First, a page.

Sunday, July 28, 2013

Belvedere and Cheap Hookers

It started with Belvedere and high brow discussion on the politics and pitfalls (potentially fatal) of trail building at Marsh Creek. We developed some cleverly double-talk regarding "Friday Evening Services" (a.k.a. the Friday Happy Hour Ride) and we even dabbled in the finer points of road riding tactics.

But alas the bikes in the driveway all had knobbies on them, the Belvedere was in a plastic water bottle, and the cheap hooker was 12% DEET and not interested in small talk so we around 9:00 we saddled up and she led us into the dark depths of Marsh Creek Madness.

The Gang of Eight. One is behind the camera.
Captain Belvedere is on the left.
Our first stop was the race marshals stationed midway up the rocky climb. They looked thirsty and they had a bird's eye view of a blind turn diving through loose sand into a 100 yard rock garden. We saked the marshal's thirst and cheered the racers before striking out for our final destination.

The ride to the ruins was generally relaxed pace, but occasionally punctuated by frenetic mad dashes to avoid interfering with racers on the course. We could hear the the music pumping and the crowd cheering in the distance.

At the ruins, the stonework was festooned with hundreds of Christmas tree lights. A temporary platform had been constructed 8' in the air between two trees straddling the trail. The trail dove under the platform before hitting a 1' drop into a 90 degree left hand turn. The entire area was bathed in a soft glow from the Christmas tree lights, and the trail was lined on both sides with revelers cheering on the riders. Two or three people stood on the platform waving what looked like flaming torches (and I hoped were actually glow sticks) whenever a biker dove under the platform. The scene was both bizarre, exhilarating, chaotic, festive, and a little bit dangerous (echoes of Belvedere and cheap hookers).
Racers descending lower Rocky Climb

Decending into this raucous scene as a spectator was amazing. The singletrack is downhill and very tight, like a glowing tunnel through the underbrush. But then we burst out into the clearing around the ruins and people were lining the trail, they were in the trees (platform), they are on the ruins, they were everywhere and they were cheering and the music was pumping.  For the racers who were spending over an hour on the course alone in their thoughts and their pain, rolling into this scene must have been like a bizarre hallucination before they dove back into the woods and the dark for the rest of the decent.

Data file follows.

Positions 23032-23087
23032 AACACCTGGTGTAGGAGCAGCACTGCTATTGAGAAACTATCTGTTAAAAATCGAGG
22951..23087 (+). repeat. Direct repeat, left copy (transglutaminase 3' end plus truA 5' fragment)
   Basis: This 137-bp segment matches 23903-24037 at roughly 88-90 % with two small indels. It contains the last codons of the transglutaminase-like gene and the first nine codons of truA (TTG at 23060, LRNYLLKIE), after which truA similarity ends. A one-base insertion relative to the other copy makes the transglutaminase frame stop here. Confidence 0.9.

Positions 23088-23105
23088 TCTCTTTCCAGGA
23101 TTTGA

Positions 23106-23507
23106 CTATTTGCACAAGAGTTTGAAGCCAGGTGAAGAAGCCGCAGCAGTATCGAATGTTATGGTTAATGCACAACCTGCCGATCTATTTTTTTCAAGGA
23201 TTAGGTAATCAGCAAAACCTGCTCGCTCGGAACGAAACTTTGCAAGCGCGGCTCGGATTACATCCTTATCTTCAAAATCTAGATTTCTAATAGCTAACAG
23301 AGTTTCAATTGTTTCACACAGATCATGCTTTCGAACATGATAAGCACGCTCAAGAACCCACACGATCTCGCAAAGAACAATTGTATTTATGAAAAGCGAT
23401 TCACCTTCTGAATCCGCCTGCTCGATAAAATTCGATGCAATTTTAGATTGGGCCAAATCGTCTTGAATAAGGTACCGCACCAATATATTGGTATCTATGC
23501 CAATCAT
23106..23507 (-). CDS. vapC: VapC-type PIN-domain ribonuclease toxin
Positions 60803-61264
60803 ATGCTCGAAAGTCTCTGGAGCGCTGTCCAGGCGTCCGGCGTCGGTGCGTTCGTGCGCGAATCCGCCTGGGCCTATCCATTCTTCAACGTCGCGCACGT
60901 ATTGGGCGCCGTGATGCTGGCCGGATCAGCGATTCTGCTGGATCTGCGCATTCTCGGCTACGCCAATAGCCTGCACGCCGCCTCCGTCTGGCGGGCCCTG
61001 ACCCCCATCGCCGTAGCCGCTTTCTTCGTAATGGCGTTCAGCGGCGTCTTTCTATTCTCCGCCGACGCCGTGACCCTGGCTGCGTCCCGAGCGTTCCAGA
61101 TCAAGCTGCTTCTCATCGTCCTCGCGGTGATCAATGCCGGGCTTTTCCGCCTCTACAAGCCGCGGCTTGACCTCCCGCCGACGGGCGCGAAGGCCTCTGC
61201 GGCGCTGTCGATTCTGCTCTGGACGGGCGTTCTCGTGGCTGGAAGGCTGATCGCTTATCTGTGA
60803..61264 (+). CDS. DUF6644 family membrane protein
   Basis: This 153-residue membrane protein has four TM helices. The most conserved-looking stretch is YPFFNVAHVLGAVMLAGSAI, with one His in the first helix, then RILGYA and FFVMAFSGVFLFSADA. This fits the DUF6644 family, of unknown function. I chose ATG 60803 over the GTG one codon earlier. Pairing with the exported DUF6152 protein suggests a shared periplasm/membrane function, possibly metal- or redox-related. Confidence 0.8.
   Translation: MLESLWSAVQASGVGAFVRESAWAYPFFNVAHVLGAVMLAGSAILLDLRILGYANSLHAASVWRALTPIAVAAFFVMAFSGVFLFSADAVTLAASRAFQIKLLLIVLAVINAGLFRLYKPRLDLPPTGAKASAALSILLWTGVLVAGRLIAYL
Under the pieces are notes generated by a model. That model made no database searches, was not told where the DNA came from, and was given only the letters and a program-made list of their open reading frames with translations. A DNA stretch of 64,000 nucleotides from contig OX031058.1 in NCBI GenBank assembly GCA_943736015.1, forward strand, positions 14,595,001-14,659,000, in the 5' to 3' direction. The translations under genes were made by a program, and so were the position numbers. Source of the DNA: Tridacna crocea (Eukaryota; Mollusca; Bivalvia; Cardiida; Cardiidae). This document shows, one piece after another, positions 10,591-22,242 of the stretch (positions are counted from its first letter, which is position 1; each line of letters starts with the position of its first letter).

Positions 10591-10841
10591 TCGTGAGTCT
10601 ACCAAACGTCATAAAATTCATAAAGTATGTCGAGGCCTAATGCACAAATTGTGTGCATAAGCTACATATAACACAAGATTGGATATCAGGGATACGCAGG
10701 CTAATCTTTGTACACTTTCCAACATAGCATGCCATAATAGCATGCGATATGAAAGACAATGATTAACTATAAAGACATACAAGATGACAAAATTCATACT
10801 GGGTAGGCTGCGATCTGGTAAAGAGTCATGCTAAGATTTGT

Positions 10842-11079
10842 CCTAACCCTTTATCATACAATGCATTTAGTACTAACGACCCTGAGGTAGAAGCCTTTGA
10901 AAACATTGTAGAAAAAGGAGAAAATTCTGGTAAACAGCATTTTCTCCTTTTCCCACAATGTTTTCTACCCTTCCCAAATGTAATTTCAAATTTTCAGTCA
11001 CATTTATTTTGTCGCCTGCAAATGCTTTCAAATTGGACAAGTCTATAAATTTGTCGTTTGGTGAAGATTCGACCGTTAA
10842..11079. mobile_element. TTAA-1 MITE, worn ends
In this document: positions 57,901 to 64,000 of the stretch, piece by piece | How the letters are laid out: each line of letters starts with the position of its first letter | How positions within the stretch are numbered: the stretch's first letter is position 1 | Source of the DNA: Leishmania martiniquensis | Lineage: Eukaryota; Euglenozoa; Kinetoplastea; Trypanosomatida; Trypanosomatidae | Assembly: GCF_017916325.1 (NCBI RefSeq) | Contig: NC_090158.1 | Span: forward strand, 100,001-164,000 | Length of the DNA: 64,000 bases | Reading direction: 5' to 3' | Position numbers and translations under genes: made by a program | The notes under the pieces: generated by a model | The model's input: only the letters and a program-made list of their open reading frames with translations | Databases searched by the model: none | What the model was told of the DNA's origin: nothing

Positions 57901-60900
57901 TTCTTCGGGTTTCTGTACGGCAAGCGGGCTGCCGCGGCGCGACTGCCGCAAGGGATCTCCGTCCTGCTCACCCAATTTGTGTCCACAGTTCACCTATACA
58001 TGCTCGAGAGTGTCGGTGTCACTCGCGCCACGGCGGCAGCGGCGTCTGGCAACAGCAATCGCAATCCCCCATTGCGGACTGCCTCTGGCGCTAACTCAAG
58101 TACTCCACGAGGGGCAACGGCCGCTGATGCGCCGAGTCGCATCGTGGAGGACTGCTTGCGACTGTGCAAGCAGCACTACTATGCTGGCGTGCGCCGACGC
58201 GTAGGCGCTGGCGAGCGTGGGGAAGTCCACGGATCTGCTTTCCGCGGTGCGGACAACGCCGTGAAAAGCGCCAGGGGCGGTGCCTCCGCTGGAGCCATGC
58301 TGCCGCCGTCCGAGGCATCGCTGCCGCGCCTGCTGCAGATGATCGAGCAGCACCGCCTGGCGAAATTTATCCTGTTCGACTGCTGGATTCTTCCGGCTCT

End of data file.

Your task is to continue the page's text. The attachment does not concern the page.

We ditched our bikes, settled in, and started passing a magnum of Peak Organic Espresso Amber Ale. One of the racers got swept up in the moment and got some air off the drop. He wrecked in the turn. The crowd roared their approval and support and he was back on his bike and rolling in seconds. Another tried to make a pass around the trees. A couple riders skidded to a barely controlled stop next to a drink table and helped themselves to some complementary electrolytes before continuing their race.
Once a year, the ruins turn into a city of lights

A little after 11:00 pm the gap between racers started to grow. Our supplies were depleted and Rob's swimming pool was beckoning. We saddled up for another frenetic dash down the race course and then picked our way along the old railroad bed in the dark (ouch) back to the neighborhood and the coolers and the pool.

We ended the evening with a nice soft landing, floating in the pool under the stars, reveling in our shared appreciation for bicycles, swimming pools, and laughter.

Now it's just 364 days until Marsh Creek Madness 2014...

"I got drank"
     -- anonymous liberal arts college professor

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